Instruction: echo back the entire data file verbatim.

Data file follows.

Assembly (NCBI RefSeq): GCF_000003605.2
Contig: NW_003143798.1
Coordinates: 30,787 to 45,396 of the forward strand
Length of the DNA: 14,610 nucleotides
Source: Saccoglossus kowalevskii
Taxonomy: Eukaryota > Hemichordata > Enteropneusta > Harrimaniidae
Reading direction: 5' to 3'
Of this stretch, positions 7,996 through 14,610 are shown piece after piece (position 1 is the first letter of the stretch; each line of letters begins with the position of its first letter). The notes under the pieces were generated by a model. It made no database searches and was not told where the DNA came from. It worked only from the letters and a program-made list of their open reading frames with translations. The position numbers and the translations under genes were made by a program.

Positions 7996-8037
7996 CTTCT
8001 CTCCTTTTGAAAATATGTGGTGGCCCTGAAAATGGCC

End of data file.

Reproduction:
Assembly (NCBI RefSeq): GCF_000003605.2
Contig: NW_003143798.1
Coordinates: 30,787 to 45,396 of the forward strand
Length of the DNA: 14,610 nucleotides
Source: Saccoglossus kowalevskii
Taxonomy: Eukaryota > Hemichordata > Enteropneusta > Harrimaniidae
Reading direction: 5' to 3'
Of this stretch, positions 7,996 through 14,610 are shown piece after piece (position 1 is the first letter of the stretch; each line of letters begins with the position of its first letter). The notes under the pieces were generated by a model. It made no database searches and was not told where the DNA came from. It worked only from the letters and a program-made list of their open reading frames with translations. The position numbers and the translations under genes were made by a program.

Positions 7996-8037
7996 CTTCT
8001 CTCCTTTTGAAAATATGTGGTGGCCCTGAAAATGGCC